These are the writers who started writing for the wrong reasons and chances are, you are one of them. You can't start writing believing the path to the top is that easy to climb. If you believe you are a special case, a nobody who has a great shot at being somebody, you are delusional. Not to say that the desire to succeed is bad, but that is not the reason you should start writing.
You should become a writer, with the idea of success, but that comes second to writing. You should become a writer to write. If you write non-fiction, you write to teach. You write to keep record, you write make sense of something that isn't so clear.
If you write fiction, you write to create a world, to create escapism. To tell a story that can take people away, or take yourself away, from reality. Those are the desires, the purest and clearest, that you should have. I don't know if this applies to every career, because I never tried every career. Yet, I know that writing requires a writer at heart.
Whether fame finds you or not, once you start writing for the right reason, you made the right choice. It's something I learned quickly enough. My foot was hovering above the trap, all I needed to do was drop. By writing for writing's sake, I stepped over the trap and now I am writing unhindered.
Everything You Write Has Been Written
Not word-for-word, but trying to be unique is next-to-impossible in the world today. Some ideas have done better than others, but even the most obscure has been written. The ideas that one has are their own, which makes them unique enough.
The idea that a person can't write a medieval fantasy because of Lord of the Rings is ludicrous. If that were the case, Lord of the Rings should not exist after The Once and Future King. When people start analysing books searching for similarities in literature, of course they will find plenty. There many examples and parallels that can be drawn from one fantasy with another. Same goes with any other genre.
Do you believe you are unique in writing your detective story? Your fantasy story? Your action adventure?
Unless you are taking names, places and events straight out of other literature, you are unique. There should be no guilty feelings about you writing something similar. You have chosen to create your world. For you, this world will be better than any other similar worlds. That is what will make your story special, that is what will make it different.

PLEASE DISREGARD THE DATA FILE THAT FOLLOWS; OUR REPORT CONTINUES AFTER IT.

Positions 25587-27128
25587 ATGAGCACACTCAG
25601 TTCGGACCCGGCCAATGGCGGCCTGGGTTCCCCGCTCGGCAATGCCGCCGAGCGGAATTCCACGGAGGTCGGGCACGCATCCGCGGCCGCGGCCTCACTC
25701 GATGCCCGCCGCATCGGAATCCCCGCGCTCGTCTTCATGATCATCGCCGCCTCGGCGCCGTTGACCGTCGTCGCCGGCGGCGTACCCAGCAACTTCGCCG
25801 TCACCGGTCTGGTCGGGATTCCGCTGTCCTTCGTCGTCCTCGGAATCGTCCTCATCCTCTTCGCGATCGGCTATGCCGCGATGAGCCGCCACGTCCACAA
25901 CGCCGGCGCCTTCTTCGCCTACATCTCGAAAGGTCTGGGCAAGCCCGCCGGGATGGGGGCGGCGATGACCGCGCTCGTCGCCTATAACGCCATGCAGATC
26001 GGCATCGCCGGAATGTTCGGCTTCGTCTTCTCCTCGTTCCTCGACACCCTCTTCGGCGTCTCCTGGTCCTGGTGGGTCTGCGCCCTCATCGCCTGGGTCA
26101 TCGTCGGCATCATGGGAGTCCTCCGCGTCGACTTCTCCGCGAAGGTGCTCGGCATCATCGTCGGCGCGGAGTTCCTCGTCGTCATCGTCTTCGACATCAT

I was not under the illusion that writing would force me to be unique. I never had an idea that was unique. Yet, I am a writer in my own way and the stories I write are my own. It is with that knowledge that I write with confidence. I draw inspiration from other writers, but I make sure that I make it my own. In every case, that means improving it to the point where I enjoy reading my work.
At least, as much as I can enjoy reading my work without my mind think of better words to use.
What Makes A Writing Style
My final point is answering something that should be clear to some experienced writers. You hear this a lot in the beginning of your career as a writer. What makes your writing style? Do you do this or that? What rules do your follow?
Most novices in the field think that there are specifics. That there are obvious rules that should be followed, or better methods. Yet, they are fooling themselves. There is no secret to what makes your writing style your writing style. You simple think and then writing. You say it in your mind, you touch it up wherever you like, you write it down. That is a writing style.
It is easy to think that by becoming a writing you need to find the right path. You believe that you should write a certain way. That isn't the case. What you choose to write is your own decision. You might hear a tip or twenty along the way, yet you decide what to do with that advice.
Do you adjust your writing style or do you keep it the way it is?
That will help you avoid this nagging thought. That is what will make you stand out. True, there are no doubt some writers out there who have similar writing styles to your own, but so what? You write the way you write, no more and no less. In that way, your writing style is perfect and you can let that thought rest.
That is the end of this article. These are some lessons that I have learned over the years. Some I learned early in their career and others only much later. Yet, these lessons are valuable and if you are struggling, I hope they help.
I have been writing for some time, pushing myself to write more. I hate to waste time. I hate procrastination. Yet, a part of me loves to avoid work with a passion. Still, willpower and passion drives me and no doubt it drives you as well if you have read this far.
If you have any other lessons in mind, be sure to check me out at thepennedsleuth. I love to receive more students to teach or more piers to talk writing with. Ideas and passion are valuable in writing, so spreading and improving it is essential.
I hope you enjoyed and happy writing!
Thank you for finishing this article. I had a lot of fun writing it and I hope you truly enjoyed it. There are many things you will learn from the writing experience and the 150 above are only a few.
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Thank you very much for reading!
Matthew Dewey, Writer